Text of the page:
On a practical level, he says, getting “more people of color, more working-class people, more regional voices and more experienced caregivers working behind the scenes on television changes what is considered normal. . On a personal level, coming from that background, with experience in caring, all the things that come with that, I know that can make it even more difficult to get into the television industry. So when you’re in it, being understood and fitting into those worlds can be challenging. “
That’s one of the reasons she went so crazy with her Bafta win. The next day, back on set, he saw the impact the news had on young people in his training program. “It is a reminder that things are possible.” For Willan, the poet and writer Lemn Sissay, who was the first performer he had seen talking about growing up in care, “he has been a very positive influence on my life and a person to look up to. You need people with whom you relate, who are achieving the things that you would like to achieve. “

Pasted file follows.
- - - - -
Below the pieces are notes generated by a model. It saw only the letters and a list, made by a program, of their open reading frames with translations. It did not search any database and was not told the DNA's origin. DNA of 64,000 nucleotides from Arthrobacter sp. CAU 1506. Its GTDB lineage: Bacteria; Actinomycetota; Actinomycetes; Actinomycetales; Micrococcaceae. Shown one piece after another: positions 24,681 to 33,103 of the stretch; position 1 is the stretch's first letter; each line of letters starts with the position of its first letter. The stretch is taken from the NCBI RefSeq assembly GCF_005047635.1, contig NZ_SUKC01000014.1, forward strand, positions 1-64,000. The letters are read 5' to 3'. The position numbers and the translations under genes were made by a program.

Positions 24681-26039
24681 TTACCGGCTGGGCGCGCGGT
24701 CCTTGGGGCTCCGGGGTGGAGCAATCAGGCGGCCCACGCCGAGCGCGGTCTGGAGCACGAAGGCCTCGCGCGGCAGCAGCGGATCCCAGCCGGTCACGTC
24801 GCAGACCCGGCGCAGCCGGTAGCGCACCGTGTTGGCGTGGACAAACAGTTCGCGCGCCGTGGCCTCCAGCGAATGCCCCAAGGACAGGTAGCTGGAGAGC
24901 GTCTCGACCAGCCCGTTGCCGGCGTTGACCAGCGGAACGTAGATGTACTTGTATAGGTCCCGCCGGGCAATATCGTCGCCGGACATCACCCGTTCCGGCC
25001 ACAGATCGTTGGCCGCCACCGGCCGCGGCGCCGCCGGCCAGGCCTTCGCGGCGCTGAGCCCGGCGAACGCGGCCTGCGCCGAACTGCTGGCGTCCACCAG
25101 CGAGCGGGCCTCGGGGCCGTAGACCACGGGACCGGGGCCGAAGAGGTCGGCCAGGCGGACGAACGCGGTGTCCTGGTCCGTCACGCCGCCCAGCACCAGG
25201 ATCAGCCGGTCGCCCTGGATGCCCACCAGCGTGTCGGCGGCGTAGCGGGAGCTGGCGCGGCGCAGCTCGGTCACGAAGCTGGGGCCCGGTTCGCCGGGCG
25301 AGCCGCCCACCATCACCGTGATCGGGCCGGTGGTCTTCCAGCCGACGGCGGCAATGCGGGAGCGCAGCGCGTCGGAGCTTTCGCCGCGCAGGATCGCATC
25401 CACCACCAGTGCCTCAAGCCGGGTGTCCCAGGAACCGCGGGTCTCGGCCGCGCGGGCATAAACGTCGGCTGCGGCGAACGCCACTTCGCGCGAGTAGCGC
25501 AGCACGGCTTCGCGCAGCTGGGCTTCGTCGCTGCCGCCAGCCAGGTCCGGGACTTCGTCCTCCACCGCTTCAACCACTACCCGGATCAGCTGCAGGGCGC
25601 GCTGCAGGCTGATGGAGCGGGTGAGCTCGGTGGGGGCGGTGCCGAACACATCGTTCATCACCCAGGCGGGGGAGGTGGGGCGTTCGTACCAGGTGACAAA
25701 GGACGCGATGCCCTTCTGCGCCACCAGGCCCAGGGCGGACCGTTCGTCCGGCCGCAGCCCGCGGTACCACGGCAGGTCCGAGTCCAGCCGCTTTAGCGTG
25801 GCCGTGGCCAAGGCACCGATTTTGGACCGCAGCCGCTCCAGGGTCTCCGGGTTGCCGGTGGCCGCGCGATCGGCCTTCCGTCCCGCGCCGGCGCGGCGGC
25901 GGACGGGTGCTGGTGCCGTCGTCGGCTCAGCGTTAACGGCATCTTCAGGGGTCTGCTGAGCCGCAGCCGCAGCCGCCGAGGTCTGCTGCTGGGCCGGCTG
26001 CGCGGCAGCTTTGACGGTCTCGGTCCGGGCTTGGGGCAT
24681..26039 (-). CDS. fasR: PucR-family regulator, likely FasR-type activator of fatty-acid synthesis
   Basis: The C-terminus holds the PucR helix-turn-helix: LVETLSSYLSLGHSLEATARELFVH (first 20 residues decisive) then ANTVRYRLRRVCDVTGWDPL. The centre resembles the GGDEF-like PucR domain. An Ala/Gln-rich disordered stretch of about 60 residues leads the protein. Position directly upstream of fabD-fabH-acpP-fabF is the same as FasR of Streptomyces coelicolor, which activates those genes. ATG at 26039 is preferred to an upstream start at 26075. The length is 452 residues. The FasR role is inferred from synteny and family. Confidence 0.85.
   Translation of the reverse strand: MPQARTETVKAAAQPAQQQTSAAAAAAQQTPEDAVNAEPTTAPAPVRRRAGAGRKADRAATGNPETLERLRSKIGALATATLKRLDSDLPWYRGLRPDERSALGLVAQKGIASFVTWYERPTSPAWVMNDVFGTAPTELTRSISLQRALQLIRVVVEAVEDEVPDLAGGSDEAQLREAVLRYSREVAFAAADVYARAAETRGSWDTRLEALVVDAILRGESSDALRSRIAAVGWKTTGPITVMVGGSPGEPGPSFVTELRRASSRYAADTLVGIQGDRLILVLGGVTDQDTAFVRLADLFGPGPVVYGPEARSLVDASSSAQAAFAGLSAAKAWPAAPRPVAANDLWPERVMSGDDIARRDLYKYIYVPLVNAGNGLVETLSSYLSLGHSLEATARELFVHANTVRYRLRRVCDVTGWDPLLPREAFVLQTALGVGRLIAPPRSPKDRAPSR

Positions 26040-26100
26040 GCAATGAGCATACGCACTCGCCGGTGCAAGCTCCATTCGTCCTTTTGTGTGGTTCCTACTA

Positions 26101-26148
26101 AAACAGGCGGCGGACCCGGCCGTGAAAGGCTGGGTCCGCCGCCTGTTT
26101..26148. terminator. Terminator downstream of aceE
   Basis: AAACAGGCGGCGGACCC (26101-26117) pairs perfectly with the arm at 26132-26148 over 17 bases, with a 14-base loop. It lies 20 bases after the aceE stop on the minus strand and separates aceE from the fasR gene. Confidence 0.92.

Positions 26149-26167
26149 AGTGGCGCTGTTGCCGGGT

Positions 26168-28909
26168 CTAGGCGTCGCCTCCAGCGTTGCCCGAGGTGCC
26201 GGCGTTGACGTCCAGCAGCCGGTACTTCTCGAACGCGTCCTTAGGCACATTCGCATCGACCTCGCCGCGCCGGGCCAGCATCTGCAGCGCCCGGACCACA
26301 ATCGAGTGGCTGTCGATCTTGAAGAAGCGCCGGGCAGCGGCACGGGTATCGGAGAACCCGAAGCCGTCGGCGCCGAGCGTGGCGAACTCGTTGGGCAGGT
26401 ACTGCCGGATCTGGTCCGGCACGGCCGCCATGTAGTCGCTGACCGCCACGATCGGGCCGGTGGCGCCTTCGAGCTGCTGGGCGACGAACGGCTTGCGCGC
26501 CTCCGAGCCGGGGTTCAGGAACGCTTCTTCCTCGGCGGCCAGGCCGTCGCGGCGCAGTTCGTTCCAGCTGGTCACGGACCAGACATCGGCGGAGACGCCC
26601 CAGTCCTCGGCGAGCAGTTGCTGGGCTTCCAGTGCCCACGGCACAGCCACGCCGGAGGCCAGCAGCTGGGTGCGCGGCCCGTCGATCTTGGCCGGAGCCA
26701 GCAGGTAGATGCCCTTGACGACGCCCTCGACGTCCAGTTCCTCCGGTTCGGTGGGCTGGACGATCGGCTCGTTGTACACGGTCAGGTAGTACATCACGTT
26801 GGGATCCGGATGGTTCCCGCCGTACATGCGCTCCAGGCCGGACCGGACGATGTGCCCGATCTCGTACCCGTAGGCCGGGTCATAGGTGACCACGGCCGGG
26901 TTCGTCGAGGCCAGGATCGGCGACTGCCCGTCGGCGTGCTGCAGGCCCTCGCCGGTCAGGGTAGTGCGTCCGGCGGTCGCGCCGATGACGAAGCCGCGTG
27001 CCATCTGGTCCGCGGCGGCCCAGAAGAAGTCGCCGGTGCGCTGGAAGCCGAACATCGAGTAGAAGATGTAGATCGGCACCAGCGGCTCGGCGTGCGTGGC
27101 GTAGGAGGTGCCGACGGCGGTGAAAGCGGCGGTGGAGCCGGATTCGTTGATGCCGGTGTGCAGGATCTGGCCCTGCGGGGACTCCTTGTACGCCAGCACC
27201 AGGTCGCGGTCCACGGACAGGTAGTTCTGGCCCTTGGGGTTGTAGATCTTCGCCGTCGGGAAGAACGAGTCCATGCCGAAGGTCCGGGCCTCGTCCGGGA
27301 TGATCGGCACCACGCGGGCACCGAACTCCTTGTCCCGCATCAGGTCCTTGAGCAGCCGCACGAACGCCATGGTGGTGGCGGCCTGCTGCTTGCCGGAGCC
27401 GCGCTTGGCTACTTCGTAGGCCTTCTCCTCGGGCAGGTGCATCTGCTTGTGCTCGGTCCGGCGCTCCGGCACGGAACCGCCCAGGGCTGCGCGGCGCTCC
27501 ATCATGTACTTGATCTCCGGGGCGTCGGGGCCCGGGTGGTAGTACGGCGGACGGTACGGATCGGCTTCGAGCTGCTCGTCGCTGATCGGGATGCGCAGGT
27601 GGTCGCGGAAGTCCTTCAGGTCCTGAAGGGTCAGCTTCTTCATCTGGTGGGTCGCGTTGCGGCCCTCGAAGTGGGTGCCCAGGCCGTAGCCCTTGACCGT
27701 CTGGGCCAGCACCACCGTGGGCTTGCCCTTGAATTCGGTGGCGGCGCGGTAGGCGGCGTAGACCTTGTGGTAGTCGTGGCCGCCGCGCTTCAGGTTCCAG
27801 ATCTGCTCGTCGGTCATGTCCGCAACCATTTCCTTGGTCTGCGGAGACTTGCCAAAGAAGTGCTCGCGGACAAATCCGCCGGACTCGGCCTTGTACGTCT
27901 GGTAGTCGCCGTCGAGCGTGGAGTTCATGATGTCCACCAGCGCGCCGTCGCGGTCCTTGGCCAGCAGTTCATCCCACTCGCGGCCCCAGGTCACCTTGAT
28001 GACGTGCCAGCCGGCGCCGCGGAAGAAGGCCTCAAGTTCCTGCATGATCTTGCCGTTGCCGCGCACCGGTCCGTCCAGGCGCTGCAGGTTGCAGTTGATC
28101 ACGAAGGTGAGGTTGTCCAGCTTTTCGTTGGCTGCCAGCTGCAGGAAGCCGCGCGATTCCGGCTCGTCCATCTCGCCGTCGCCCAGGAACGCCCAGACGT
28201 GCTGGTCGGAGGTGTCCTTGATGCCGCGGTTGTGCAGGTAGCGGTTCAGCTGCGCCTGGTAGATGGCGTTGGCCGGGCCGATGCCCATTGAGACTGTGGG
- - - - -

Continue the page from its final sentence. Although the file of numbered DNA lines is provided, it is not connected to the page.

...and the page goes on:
Has it been cathartic to write your own experiences? “Writing comedy is always fun for me,” he says. “So, whether it’s about my own life or about other people, the empathy that I put into the characters is really rewarding. When you have had a varied education, you have much more empathy because you have seen a lot. I think everything helps to be a writer. “She smiles happily.” That has been a positive result of my experience. And I love that. “
George is Digismak’s reported cum editor with 13 years of experience in Journalism